COUPEVILLE, Wash. -- In the front of Coupeville High School's cafeteria, Mark and Kristi Korzan hoped to get some answers.

Their home is right next to the Naval Outlying Field, or OLF, a small airstrip outside of town used for training. A few months ago, the family was told its water was contaminated.

"Our well water was really clean and tasted good," said Mark Korzan, "But apparently, it's not."

The Korzans were in a large crowd at Coupeville High for a community meeting on the contamination, which became public late last year.

In a test of 150 wells around the Naval Air Station Whidbey Island and the OLF, eight wells tested with higher than recommended levels of per- and polyfluoroalkyl substances, or PFASs. Seven of those wells are around the OLF.

The Environmental Protection Agency has encouraged widespread testing for the material, which can be found in a variety of household items.

According to Island County officials, in this case, it may come from firefighting foam material used since the late 1970s called AFFF.

"It's unclear how long this has been going on," said Doug Kelly with Island County Environmental Health.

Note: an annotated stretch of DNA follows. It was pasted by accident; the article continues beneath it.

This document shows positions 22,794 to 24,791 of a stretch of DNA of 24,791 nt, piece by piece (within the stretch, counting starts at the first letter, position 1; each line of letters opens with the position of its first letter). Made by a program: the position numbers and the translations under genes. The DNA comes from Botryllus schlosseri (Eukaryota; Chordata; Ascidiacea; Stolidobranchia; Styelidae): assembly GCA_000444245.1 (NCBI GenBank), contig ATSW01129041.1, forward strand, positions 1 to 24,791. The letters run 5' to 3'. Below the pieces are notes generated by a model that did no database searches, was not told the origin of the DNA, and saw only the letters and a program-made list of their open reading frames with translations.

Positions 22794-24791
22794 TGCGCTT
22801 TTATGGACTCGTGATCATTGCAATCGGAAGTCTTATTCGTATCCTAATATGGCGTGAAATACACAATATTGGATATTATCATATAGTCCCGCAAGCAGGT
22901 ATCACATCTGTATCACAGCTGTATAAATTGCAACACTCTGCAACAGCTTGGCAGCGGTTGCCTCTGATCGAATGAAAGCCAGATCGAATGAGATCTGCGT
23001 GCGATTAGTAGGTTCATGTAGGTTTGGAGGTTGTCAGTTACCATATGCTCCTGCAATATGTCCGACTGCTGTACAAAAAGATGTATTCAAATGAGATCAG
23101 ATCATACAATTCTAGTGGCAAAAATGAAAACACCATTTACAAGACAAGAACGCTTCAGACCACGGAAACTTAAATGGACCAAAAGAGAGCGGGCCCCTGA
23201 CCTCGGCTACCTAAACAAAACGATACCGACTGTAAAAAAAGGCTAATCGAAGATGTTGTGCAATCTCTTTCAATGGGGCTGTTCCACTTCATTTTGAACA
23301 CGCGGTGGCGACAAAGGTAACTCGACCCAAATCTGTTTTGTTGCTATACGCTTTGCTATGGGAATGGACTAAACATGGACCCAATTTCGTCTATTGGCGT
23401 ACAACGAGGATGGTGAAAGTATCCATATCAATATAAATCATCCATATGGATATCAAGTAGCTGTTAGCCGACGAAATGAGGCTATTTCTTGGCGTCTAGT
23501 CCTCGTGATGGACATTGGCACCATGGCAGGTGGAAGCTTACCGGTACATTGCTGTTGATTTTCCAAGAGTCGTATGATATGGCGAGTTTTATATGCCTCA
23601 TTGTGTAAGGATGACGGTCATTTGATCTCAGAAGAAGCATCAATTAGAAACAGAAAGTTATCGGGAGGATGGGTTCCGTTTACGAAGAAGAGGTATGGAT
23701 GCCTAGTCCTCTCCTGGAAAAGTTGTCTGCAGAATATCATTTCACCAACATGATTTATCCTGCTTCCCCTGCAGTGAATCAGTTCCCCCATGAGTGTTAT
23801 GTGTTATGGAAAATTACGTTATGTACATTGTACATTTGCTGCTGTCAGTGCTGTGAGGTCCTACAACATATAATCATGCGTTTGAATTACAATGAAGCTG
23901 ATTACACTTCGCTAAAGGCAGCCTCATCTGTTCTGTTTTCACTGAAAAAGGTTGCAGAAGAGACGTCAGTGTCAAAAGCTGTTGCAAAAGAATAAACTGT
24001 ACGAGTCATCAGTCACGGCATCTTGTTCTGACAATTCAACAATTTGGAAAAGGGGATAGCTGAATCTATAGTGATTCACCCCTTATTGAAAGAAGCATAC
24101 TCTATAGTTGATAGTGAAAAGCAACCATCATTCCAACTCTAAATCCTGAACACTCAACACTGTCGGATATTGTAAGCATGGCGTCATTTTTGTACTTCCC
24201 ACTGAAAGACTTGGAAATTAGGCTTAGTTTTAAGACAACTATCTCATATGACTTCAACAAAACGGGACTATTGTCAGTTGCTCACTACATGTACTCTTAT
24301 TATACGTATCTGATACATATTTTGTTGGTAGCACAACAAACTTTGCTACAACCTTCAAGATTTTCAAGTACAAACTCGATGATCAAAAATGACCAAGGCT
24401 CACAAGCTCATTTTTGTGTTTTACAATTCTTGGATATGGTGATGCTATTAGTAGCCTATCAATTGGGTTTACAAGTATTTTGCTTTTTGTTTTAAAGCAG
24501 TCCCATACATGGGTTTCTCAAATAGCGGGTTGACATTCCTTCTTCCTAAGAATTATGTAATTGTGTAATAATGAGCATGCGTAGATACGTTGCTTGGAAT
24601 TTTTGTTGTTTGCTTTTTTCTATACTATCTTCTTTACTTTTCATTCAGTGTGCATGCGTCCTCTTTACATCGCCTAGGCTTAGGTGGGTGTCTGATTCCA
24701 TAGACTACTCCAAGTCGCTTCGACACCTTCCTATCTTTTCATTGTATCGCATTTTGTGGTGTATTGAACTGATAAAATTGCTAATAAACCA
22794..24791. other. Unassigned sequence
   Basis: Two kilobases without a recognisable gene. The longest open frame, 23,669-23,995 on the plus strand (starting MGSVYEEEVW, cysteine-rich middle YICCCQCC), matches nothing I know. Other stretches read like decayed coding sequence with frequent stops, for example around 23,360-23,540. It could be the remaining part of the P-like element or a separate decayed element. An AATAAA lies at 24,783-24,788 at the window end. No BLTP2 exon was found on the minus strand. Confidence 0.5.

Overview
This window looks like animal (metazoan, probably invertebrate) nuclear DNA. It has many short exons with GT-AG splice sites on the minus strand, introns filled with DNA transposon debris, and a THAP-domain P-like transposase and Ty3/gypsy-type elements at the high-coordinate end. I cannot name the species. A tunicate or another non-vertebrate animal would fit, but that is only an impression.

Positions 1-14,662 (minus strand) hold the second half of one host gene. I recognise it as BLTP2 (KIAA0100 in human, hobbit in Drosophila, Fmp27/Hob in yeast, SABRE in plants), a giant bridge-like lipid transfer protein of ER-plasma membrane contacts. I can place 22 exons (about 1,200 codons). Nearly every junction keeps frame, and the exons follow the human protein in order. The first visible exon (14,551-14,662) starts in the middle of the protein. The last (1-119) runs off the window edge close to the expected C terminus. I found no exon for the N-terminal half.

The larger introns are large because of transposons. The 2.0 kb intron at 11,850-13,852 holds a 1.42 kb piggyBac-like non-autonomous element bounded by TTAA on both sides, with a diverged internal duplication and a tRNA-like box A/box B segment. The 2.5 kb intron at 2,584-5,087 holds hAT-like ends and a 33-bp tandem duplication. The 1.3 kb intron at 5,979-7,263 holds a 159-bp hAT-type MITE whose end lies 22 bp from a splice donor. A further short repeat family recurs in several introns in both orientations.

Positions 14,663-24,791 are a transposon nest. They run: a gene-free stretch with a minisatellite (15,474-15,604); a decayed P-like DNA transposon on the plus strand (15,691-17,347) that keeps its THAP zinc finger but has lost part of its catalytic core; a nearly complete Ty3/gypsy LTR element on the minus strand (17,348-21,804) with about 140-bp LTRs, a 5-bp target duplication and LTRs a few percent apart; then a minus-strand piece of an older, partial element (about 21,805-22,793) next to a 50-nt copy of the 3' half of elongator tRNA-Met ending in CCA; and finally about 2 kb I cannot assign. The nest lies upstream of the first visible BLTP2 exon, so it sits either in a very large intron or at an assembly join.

Kelly described the contaminant as non-biodegradable. Because PFASs are unregulated, the Navy has "no do anything here," he said.

A Naval Air Station Whidbey Island spokesperson said there is no record of AFFF being used at the OLF, and the Navy is testing to "see if our contaminants caused this."

In addition to providing bottled water to the eight most impacted homes, the Navy is testing to get a grasp on the contamination and its source. It is holding a public meeting as well next week.

Many homeowners are frustrated by the response from the county and the Navy and believe their testing program is flawed and misleading.

"Our wells, our aquifer," said Maryon Attwood, whose water tested below the EPA levels, "There's no question that was done by the Navy. That didn't come from Teflon pans."